Project tutorial
Traffic Monitor- Monitors traffic on the Go

Traffic Monitor- Monitors traffic on the Go © GPL3+

The device uses color indication to display traffic on the road you are driving or you have selected.

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Components and supplies

Necessary tools and machines

09507 01
Soldering iron (generic)

Apps and online services

About this project

In India, traffic is getting a higher and higher terribly. At peak hours you can't even think for a ride. The Commute Indicator presented here will monitor traffic and time distance between the destinations using Google API Integration. The Indication will be done on Sparkfun Neopixel LEDs. If LED is green, it means your are ready to go and the traffic will be displayed as Green>Yellow>Red. You can keep this device in your car and monitor traffic on the go as it has inbuilt wifi and it is also easy to power. You can also hang it on Home Wall to see traffic on your road. It can also keep you tracked on the go. It will be updated in certain time limit such as 5 minutes.

ESP8266 has inbuilt wifi so we can turn on router at home and get updates and in car we have to turn on our mobile hotspots.

To build a commute indicator we will run python program to integrate with the google maps matrix API and create an indication with the help of Sparkfun Niopixel Strip of LEDs.

If LEDs Go Green it means you are ready for smooth Ride. If it goes yellow, it means moderate traffic. If turns red it will be bad traffic outside. It will be updated in certain time limit.

ESP8266 will need Sparkfun Logic Level Converter. I will use Arduino Uno to talk with 3.3V Sparkfun ESP8266.

It will be enclosed in nice box and then you can hang it on wall of home to monitor your road traffic or hang it in car.

Step 1: Power Supply

Here we will use 9v Battery for power supply. We will need 7805 Voltage Regulator IC to get 9V. Then from 7805 IC, feed it to arduino.

Step 2: Connecting ESP266 and powering it

Connect the Arduino’s 3v3 (3.3V) output to ESP8266. The ESP8266 works with 3.3V and not 5V, so this is necessary.

Step 3: Connect RX and TX

Connect the RXD pin of the Arduino to the RX pin of the ESP8266.Connect the TXD pin of the Arduino to the TX pin of the ESP. When we want two things to talk to each other over serial, we connect the TX pin of one to the RX of the other (send goes to receive and the opposite). Here we do not have the Arduino talk to the ESP8266 though, our computer is talking to it via the Arduino.

Step 4: GND and RST

Connect the RES or RESET pin, When you ground the reset pin, the Arduino works as a dumb USB to serial connector, which is what we want to talk to the ESP8266.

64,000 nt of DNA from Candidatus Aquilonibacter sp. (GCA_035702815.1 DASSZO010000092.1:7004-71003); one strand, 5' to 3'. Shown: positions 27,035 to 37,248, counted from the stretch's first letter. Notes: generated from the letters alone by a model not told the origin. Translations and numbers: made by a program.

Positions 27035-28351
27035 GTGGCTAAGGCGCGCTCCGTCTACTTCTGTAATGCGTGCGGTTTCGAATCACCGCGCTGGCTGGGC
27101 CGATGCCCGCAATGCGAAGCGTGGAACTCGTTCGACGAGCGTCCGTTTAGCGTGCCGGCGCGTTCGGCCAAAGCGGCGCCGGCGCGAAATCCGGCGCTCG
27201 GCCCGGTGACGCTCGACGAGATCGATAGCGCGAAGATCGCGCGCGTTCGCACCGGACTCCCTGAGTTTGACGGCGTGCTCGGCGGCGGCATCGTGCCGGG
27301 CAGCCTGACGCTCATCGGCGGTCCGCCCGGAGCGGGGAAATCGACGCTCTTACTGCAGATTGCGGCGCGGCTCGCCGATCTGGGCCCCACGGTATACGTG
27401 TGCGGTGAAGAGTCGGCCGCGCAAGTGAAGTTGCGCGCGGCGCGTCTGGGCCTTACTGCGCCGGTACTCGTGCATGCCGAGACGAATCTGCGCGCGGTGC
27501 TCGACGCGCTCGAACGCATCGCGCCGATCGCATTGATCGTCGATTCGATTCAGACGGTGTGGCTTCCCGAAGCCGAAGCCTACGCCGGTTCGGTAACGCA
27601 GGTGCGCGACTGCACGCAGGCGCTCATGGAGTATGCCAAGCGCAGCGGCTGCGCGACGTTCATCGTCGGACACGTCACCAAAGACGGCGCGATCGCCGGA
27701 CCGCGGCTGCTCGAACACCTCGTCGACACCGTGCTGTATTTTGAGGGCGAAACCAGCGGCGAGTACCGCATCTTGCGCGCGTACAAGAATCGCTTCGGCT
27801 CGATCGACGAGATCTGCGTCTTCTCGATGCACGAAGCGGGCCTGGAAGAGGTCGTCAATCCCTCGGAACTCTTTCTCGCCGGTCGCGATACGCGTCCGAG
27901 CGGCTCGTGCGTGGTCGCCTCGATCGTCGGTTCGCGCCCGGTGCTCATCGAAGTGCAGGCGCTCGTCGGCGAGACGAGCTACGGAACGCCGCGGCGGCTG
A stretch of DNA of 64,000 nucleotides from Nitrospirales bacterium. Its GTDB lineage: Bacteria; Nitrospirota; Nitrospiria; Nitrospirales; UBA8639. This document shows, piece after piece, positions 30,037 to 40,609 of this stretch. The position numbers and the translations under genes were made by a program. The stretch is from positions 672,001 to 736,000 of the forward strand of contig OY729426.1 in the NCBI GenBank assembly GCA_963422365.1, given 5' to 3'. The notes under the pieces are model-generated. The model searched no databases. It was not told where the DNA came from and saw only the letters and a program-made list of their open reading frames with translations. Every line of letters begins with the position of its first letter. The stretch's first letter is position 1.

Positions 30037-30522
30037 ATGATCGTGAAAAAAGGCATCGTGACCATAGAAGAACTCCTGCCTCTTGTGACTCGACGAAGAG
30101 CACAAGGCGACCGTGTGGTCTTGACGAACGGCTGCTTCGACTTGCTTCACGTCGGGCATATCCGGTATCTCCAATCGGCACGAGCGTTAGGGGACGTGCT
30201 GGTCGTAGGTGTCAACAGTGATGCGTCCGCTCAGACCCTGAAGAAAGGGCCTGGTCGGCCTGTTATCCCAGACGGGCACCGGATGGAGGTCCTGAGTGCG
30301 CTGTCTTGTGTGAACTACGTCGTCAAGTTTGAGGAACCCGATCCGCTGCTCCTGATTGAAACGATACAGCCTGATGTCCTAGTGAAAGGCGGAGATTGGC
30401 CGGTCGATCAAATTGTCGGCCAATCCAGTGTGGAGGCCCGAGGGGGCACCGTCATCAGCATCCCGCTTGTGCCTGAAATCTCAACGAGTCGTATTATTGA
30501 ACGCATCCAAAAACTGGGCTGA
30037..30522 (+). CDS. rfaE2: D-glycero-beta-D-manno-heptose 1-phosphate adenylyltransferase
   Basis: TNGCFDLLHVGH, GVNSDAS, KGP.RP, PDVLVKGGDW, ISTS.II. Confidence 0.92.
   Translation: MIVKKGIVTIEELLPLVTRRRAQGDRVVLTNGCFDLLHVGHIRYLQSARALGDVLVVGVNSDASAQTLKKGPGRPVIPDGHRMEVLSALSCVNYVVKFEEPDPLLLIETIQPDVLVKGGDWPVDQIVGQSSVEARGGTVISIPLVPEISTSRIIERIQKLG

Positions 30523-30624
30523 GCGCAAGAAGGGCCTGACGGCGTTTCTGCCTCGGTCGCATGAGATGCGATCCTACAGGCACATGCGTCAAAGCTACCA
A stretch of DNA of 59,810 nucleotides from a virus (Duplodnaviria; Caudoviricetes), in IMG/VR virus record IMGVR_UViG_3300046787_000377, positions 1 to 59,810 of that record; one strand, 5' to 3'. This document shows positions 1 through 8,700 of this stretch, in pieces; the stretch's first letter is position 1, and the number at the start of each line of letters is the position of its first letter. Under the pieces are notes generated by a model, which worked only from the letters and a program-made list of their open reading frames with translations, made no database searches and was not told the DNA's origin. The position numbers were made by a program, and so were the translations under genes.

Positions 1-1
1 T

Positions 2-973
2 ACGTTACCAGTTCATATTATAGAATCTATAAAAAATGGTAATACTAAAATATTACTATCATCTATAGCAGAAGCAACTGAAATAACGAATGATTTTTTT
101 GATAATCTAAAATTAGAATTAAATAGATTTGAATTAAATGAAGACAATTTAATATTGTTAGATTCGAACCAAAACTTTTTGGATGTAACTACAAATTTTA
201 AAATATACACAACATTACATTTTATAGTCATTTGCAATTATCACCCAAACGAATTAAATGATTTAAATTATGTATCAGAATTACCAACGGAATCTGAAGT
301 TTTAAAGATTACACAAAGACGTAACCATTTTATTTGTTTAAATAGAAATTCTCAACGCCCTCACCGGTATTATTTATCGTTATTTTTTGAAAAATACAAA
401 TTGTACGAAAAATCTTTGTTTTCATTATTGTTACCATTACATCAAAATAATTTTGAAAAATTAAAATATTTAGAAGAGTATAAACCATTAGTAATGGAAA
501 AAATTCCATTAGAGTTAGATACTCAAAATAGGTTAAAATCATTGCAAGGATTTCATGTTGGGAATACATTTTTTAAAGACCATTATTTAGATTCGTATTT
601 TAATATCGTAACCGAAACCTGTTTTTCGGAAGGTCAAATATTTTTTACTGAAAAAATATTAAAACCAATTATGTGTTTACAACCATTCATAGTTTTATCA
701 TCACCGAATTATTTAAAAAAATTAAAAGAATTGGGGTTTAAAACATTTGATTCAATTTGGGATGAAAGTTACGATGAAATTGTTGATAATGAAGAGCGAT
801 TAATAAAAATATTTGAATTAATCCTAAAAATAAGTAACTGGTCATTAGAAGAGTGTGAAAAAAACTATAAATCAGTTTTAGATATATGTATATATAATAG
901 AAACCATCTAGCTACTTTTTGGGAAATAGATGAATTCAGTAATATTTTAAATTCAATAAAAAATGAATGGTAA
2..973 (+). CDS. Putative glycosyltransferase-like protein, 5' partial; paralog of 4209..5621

Step 5: Setting Board

  • Connect to that network.
  • This should pull up the uno's setup page, the default password is "arduino"
  • Click configure, set a new password.
  • Under the wireless parameters find your home network and enter in the network details. Finally click "Configure and Restart"
  • At this point if all goes well the Arduino will automatically switch to station mode and connect to your network. To make sure it is connected wait a couple minutes then go back to your browser and enter http://arduino.localand it should bring up the same login screen. If it doesn't then it most likely didn't connect correctly. If this happens press and hold the wifi rst button on the uno esp for over 5 sec and it will kick back into AP mode.
  • Now you are connected to the internet and ready to start coding!

Google Maps Integration

First you will need to get a key from Google in order to access their google maps API. In order to do this you will need to create a project, enable the API, and get a key. It is pretty straight forward once you are there and click around a bit:

We will specifically be using the Distance Matrix API to determine the current travel times. We are specifically going to be looking to capture the duration_in_traffic value. If you are unfamiliar with assembling the URL for the request I highly suggest downloading a software called Postman with will allow you to copy over one the examples from this page: run it with your key, and change parameters until you get the correct response. This software also gives you a chance to quickly see what google returns.

Here is an example of the url I am using for my request (add your key to this):

<p><a href="" rel="nofollow"></a>aps/api/distancematrix/json?units=imperial&origins=10+1st+St+Austin+Texas+7874&destinations=20+University+Pkwy+Round+Rock+Texas+78681&traffic_model=best_guess&key="ADD YOUR KEY HERE, DELETE THE QUOTES"&departure_time=now</p>

So now we need to put this into a python function that we will run on the Linux portion of the UNO. This part is actually very simple because this type of API call requires no authorization.

import urllib2<br>import json import sys response = urllib2.urlopen('ADD THE URL FROM ABOVE HERE WITH YOUR PARAMETERS AND KEY') data = json.load(response) ttime = data['rows'][0]['elements'][0]['duration_in_traffic']['value'] print (ttime) sys.exit()

Now you need to get this python file uploaded into the UNO. The best way to do this on windows is using WinSCP. Once you have WinSCP installed, connect to the Yun with SCP protocol, host-name: arduino.local, and port 22. You should be prompted to log in using root and the password you setup prior.